WASHINGTON (CNS) — At a time usually dedicated to last-minute Metro dashes, black coffee and the ever-ubiquitous doughnut table, a group of people gather for fellowship in the nation’s capital.
Spirits open and hearts full, they clasp hands, bow heads and pray together before starting their workday. No, this is not a daily Mass, or breakfast at a parish center. This is Capitol Hill, more specifically, the U.S. House of Representatives.
As it turns out, congressional prayer isn’t just saved for the annual prayer breakfast.
Most Americans would be surprised to know that every single week that Congress is in session, the Congressional Prayer Caucus, a contingent of House members, gathers in Room 219 of the Capitol, directly across the hall from the House chamber, and join together in extended prayer for the United States, religious freedom, specific requests and each other.
The caucus was started in 2005 by Rep. Randy Forbes, R-Virginia, who is Southern Baptist. He gathered a handful of members in the meeting room to pray.
What came out of those tiny-but-faithful meetings was an official House caucus that has grown to become a bipartisan group of over 80 congressional members “dedicated to protecting religious liberty and recognizing our nation’s rich, spiritual history.”
According to its mission statement, the purpose of the Congressional Prayer Caucus is to “recognize the vital role that prayer by individuals of all faiths has played in uniting us as a people,” to “collect, exchange and disseminate information about prayer as a fundamental and enduring feature of American life,” and to “use the legislative process … to assist the nation and its people in continuing to draw upon and benefit from this essential source of our strength and well-being.”
“It’s been a wonderful place to meet with fellow believers and pray for our country and for religious liberty,” said Rep. Vicky Hartzler, R-Missouri, who is evangelical. “We raise prayer requests and spend time praying over those requests and then sign and send encouraging little notes and card to the people we prayed for back in the districts.”
According to Hartzler, the caucus acts as “clearinghouse for information and call to action center” for issues of faith and religious liberty in addition to being a place of spiritual fellowship, support and community for both the members of Congress and their constituents.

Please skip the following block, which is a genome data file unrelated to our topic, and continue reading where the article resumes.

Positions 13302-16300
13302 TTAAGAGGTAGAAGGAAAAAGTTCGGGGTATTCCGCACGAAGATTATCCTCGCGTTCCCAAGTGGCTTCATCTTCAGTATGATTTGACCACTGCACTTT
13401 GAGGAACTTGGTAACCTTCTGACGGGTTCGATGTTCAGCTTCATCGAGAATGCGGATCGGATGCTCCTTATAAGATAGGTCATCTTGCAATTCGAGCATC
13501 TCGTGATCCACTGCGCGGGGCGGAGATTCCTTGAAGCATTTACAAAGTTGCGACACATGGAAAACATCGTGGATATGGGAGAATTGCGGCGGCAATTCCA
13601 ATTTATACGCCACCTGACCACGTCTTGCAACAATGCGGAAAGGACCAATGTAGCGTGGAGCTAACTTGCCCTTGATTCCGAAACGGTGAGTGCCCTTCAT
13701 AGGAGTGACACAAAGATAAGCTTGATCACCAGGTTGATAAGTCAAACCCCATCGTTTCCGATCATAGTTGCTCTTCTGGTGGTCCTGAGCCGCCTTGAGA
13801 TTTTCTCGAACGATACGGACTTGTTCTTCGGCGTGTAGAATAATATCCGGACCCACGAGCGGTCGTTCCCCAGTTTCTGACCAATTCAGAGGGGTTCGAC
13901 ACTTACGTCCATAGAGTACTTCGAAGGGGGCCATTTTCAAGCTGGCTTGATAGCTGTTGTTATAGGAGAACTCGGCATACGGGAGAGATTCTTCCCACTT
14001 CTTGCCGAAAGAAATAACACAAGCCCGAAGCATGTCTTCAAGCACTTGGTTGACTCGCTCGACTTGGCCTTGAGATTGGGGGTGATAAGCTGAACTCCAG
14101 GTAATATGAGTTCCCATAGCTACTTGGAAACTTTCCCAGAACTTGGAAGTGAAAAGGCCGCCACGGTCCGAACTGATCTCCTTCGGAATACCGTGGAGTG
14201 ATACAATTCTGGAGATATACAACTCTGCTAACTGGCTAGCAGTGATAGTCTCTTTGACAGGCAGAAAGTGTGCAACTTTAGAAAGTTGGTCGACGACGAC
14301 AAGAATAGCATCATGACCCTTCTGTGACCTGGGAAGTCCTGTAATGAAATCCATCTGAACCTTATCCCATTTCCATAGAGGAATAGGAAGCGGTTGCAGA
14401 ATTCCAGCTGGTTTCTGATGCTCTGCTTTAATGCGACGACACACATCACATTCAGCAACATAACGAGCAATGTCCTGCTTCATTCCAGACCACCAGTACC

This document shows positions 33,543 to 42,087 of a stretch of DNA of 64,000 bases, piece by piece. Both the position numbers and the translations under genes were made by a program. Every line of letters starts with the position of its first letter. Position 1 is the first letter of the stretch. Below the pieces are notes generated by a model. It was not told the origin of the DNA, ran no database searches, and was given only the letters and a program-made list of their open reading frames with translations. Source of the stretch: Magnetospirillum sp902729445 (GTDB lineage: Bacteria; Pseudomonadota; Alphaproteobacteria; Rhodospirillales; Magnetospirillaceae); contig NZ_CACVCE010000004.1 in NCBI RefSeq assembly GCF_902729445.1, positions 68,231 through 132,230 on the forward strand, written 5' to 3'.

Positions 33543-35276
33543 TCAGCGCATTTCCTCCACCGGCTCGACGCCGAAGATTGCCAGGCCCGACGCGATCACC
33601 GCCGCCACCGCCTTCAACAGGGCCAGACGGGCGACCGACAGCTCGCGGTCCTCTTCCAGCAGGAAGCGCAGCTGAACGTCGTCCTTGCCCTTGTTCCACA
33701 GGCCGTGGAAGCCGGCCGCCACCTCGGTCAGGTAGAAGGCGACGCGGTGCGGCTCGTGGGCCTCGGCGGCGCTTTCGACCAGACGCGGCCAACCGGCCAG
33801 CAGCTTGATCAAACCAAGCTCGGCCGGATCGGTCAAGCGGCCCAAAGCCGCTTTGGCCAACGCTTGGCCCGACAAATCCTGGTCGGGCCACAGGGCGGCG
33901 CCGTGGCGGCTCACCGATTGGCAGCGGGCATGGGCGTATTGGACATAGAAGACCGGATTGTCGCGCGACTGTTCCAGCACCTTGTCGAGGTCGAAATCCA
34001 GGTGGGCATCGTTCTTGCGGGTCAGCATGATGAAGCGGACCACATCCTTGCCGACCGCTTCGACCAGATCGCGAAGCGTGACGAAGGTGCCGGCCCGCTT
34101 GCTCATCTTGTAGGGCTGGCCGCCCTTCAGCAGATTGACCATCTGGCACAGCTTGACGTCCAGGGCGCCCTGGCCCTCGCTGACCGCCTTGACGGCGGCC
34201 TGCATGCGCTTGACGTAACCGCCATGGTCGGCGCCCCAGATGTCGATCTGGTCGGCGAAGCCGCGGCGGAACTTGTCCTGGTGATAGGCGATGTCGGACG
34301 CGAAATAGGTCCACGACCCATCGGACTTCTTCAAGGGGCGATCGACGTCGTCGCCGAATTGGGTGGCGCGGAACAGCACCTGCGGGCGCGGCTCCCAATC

Prayer requests can range from anything from medical or financial needs to issues that fall directly under the caucus’ purview of religious liberty. For those in need, Hartzler told Catholic News Service, “it has been a tremendous blessing to know that members of Congress took time to pray for them.”
At a panel discussion on religious liberty held just outside Washington in February, caucus member Rep. Randy Neugebauer, R-Texas, discussed his experiences in Room 219.
“We come in as fellow believers and leave our politics outside the door,” Neugebauer, who is Southern Baptist, told the panel. “Congress is a little community, we have members who have health problems, marital problems, and financial problems, sometimes they share those and we pray for them.”
When asked why a bipartisan group that prays together is often so split on the House floor, Neugebauer explained that “unfortunately, we probably don’t spend enough time doing that (praying together)” because of the busy schedule typically kept by members of Congress. However, he also acknowledged that “there are people in Congress who think the government should be bigger and some who think that it should be smaller. It’s a simple difference of political philosophy. And, as you can see, those differences exist even in Christian circles.”